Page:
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Opportunity or Avoidance? Should we, as horse trainers, combine positive reinforcement and negative reinforcement?

Hi Guys, Shawna here! I am often asked about the feasibility of combining positive reinforcement(R+) and negative reinforcement(R-). It is not a simple answer. Some people have referred to this practice as combined reinforcement, but this is not a scientific term or construct. I think the thing we […]

One at a time; more on how to be an effective positive reinforcement trainer following shaping guidelines

Last week we started talking about Karen Pryor’s ‘Ten Laws of Shaping’, and what those look like in terms of real-world examples. The second guideline identified by Karen Pryor in her book, ‘Don’t Shoot the Dog’, is as follows:

“Train one aspect of any particular behavior at a time; don’t try […]

What is Shaping?

One of the seminal books on positive reinforcement training with animals (and humans, too!) is ‘Don’t Shoot the Dog’, by Karen Pryor. When I was a zookeeper, this was required reading, and really has been the manual of this method of training for exotic animals since it was published. For […]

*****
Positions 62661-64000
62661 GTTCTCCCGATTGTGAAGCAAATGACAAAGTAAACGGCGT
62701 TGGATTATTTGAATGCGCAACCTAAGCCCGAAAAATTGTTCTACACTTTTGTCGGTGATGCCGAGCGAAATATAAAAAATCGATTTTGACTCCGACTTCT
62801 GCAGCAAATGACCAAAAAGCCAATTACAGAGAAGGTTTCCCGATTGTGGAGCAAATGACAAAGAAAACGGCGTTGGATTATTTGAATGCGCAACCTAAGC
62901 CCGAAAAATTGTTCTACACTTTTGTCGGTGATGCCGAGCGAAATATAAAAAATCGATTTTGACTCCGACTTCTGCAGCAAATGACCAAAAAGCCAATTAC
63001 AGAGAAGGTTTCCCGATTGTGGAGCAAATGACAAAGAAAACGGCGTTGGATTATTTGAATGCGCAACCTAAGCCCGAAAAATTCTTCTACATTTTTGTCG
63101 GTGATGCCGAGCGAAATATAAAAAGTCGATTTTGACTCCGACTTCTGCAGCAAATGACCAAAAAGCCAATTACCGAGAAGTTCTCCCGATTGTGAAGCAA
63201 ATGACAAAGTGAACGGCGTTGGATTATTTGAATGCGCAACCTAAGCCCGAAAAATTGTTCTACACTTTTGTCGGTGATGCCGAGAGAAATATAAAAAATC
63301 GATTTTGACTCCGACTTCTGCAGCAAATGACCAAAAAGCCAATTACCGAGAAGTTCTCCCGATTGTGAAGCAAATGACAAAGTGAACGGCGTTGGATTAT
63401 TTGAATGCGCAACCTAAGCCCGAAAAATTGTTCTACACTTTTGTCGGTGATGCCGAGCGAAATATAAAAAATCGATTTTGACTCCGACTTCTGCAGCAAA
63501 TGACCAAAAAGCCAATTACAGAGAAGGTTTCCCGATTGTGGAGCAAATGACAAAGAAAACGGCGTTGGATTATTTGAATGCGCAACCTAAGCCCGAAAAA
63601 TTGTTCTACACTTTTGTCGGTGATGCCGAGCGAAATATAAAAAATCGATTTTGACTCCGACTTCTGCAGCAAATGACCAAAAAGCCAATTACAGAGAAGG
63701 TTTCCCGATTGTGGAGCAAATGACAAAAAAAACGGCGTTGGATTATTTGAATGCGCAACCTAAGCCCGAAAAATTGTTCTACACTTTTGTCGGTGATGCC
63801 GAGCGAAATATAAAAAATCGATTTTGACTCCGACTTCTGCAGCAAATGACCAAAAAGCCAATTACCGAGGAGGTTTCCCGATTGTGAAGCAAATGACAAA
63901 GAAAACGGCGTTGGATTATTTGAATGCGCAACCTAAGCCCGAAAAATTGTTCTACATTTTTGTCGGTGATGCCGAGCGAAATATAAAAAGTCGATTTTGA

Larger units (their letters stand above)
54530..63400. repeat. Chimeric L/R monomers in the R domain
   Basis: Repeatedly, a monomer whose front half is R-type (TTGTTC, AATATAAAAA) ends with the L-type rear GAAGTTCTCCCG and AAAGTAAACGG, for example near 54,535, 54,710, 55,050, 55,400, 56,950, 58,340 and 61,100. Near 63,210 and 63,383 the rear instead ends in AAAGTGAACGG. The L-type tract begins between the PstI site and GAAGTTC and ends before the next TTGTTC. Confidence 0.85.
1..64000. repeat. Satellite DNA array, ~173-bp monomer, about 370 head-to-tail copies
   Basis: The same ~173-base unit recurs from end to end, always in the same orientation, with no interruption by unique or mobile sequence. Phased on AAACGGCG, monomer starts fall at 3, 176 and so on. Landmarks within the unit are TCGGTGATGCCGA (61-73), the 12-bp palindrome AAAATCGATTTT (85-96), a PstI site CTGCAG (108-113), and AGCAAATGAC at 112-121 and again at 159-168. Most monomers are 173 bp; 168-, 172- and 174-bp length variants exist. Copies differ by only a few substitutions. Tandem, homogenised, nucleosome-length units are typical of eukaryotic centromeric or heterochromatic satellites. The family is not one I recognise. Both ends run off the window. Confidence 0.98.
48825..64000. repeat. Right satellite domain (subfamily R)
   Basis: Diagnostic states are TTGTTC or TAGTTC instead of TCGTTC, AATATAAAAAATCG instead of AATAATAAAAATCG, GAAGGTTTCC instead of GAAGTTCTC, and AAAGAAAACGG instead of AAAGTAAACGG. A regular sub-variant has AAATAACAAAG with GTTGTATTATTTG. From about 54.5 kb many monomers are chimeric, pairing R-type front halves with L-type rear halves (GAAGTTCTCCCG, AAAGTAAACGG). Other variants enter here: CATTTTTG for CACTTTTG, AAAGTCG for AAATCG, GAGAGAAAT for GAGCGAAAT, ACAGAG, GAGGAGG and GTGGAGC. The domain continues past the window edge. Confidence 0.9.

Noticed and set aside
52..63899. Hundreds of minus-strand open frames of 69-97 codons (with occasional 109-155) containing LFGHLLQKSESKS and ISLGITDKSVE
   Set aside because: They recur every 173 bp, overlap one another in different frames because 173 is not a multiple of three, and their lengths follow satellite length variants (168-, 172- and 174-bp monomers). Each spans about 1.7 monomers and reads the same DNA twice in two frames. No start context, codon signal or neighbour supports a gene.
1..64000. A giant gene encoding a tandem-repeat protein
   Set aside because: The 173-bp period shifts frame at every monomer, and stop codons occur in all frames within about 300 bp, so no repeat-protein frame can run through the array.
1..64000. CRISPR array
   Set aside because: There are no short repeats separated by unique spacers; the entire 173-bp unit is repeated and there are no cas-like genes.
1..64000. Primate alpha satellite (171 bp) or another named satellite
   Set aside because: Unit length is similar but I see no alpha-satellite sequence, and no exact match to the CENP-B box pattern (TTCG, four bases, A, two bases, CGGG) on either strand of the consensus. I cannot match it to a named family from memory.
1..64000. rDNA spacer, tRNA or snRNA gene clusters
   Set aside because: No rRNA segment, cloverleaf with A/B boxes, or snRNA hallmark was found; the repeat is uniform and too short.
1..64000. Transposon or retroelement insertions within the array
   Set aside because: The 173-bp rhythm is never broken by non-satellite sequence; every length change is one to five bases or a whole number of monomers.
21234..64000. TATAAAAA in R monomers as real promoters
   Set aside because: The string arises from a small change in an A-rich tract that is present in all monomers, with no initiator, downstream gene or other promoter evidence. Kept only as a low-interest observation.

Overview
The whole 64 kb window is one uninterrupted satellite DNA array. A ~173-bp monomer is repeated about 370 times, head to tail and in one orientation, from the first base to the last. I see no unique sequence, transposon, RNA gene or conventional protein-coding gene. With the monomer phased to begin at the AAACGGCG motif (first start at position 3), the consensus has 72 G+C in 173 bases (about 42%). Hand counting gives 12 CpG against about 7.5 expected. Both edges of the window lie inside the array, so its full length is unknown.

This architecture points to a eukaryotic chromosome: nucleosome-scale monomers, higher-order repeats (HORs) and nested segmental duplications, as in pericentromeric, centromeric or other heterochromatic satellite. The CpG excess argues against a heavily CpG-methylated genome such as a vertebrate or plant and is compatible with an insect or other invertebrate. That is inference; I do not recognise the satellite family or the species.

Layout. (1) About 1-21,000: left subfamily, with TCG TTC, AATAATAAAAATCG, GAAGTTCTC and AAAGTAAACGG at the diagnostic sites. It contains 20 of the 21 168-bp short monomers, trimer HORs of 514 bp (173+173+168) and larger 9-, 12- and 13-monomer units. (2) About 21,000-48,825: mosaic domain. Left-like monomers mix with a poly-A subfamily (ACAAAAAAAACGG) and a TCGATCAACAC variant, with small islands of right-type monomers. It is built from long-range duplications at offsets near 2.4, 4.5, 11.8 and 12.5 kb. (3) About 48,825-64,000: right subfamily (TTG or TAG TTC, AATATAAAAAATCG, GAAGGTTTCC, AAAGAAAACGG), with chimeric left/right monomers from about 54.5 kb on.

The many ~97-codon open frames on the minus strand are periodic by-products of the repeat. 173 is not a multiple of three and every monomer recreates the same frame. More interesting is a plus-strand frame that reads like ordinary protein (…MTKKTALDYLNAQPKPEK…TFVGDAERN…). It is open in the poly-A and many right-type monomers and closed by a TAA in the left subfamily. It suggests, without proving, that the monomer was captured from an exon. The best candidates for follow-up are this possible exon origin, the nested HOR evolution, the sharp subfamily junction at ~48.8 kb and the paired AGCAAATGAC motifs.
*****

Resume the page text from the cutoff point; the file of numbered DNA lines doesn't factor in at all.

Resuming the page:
2019-11-07T12:51:06-07:00By |Blog, R+ Training|0 Comments

Thank you, Sarah!

One of the participants in our last workshop was Sarah Matlock, an instructor of Applied Equine Behavior at Colorado State University. We originally met Sarah at CHATTcon (Convergence of Human and Animal Training Technologies) in Seattle in July and were lucky enough to have her come learn with us earlier […]

2019-11-12T13:58:00-07:00By |Blog|0 Comments

Meet the Minis!

At Terra Nova, we inherited a fully-functioning equestrian boarding facility from the previous owner. Part of this community included “The Minis,” our collective title for the 4 burros, 2 miniature horses and 2 goats who live together in the Mini-Pen.

Woodstock (left), Linus and […]

2019-11-03T21:26:48-07:00By |Blog|1 Comment

Not-So-Angry Birds!

We weren’t sure it would work. We love the barn swallows that return every year to nest in the Main Barn. High up. Thirty feet high, on beams and wires that cross above the stalls, aisles and grooming bays. We welcome them (they eat tons of flies!) but we needed […]

2019-11-03T21:26:49-07:00By |Blog|2 Comments